May 29, 2024
Chicago 12, Melborne City, USA
Industry Trends

So, apparently scientists found what the perfect age for marriage is…


The Independent recently posted an article that they based on the works of a famous sociology researcher Nicholas Wolfinger. He is the Professor in the Department of Family and Consumer Studies and Adjunct Professor of Sociology at the University of Utah. He analyzed data published by the National Survey of Family Growth (NSFG) from 2006-2010.

A huge amount of data was analyzed in an effort to determine what age gap is the most appropriate for a lasting marriage. They conducted numerous surveys and collected thousands of applications to try to get this one as right as one can.

So what did he find?

Apparently, the perfect time to get married is anywhere from the age of 28 to 32. Well, in reality he found out that couples that got married at this age are the least likely to get divorced, and that they are, by their own subjective feeling, the happiest in their marriage. Early marriages along with those that happen after the parties turn 40 are far more likely not to last for long.

perfect age

Wolfinger then used the data to form some ideas about the cause of such results. In his opinion, early couples lack life experience and the experience of being with someone for an extended period of time, so their relationships are based on youthful exuberance and, unfortunately, do not always stand the test of time.

As for marriages after 40 – he likewise assumes that a lot of them are sometimes done as a “last resort” deal, without carefully gaging the partner by people’s highest standards. Well, there you go. The perfect age for a marriage is 28 to 32 years old. You don’t have to agree with the researchers’ explanations, but the statistical data shows us that much.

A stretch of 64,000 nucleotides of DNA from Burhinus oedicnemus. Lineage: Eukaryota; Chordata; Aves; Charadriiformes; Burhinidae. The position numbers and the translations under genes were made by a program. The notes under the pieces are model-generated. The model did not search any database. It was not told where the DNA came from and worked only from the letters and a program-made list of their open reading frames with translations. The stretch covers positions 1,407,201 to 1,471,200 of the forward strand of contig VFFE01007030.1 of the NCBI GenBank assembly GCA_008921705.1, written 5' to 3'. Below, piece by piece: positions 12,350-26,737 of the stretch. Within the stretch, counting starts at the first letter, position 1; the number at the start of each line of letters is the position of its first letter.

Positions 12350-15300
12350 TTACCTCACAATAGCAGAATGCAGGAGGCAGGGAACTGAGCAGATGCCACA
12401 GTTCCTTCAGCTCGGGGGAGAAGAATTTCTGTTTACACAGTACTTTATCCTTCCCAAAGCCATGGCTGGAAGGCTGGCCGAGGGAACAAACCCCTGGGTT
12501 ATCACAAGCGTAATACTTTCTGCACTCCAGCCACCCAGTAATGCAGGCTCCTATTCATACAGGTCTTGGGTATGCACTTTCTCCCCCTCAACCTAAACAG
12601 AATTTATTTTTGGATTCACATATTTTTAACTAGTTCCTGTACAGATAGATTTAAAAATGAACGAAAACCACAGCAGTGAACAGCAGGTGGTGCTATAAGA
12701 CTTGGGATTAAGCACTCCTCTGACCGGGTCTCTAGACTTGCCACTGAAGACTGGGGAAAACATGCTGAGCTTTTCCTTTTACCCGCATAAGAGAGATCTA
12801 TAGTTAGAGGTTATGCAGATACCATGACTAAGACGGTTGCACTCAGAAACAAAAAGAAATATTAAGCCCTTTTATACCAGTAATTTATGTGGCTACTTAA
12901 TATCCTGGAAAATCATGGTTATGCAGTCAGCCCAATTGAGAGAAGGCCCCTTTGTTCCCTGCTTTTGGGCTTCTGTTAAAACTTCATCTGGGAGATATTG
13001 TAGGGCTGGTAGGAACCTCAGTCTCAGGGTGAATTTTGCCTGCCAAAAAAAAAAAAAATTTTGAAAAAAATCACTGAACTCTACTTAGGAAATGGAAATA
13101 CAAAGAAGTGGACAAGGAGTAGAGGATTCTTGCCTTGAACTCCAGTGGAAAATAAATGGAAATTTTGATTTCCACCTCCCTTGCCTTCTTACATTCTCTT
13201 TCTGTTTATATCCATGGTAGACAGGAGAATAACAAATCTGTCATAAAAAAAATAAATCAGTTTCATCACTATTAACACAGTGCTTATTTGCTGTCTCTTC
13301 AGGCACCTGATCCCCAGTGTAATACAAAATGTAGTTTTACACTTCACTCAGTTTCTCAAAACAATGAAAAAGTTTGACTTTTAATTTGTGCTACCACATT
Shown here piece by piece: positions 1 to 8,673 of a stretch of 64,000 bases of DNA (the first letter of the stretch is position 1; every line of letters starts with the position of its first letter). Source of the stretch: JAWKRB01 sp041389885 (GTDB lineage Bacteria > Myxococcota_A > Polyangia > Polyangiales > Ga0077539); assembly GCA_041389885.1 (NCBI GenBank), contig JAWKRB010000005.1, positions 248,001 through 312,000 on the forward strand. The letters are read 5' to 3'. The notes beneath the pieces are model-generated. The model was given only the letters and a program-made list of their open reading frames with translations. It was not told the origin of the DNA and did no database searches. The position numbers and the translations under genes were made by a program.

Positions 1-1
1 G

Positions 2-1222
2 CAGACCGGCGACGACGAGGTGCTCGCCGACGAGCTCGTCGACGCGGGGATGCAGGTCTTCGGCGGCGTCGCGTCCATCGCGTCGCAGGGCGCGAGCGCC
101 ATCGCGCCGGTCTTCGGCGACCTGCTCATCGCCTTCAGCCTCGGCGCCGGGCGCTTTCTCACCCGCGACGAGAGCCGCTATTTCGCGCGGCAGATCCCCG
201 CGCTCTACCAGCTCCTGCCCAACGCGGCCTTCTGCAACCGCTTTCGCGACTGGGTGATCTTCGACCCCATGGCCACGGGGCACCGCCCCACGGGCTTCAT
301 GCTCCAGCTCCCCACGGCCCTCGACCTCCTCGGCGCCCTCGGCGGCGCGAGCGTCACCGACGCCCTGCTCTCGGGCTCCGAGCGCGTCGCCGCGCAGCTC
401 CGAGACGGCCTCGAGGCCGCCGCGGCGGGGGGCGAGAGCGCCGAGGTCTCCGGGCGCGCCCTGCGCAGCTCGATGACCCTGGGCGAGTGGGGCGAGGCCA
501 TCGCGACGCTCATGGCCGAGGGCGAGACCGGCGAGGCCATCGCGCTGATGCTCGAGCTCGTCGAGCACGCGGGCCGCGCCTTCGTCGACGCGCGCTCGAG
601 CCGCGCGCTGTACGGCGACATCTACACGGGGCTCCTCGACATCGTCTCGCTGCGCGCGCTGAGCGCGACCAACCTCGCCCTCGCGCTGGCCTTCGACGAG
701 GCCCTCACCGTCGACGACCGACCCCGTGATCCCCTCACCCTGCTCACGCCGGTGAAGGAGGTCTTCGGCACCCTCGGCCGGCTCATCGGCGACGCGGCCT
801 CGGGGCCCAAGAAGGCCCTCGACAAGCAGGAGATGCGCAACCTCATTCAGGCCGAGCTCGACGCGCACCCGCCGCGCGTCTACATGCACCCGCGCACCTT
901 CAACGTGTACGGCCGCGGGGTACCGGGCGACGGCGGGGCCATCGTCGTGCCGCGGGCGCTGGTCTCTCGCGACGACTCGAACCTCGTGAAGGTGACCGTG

Rachel Hall, M.A., completed her education in English at the University of Pennsylvania and received her master’s degree in family therapy from Northern Washington University. She has been actively involved in the treatment of anxiety disorders, depression, OCD, and coping with life changes and traumatic events for both families and individual clients for over a decade. Her areas of expertise include narrative therapy, cognitive behavioral therapy, and therapy for traumatic cases. In addition, Rachel conducts workshops focusing on the psychology of positive thinking and coping skills for both parents and teens. She has also authored numerous articles on the topics of mental health, stress, family dynamics and parenting.

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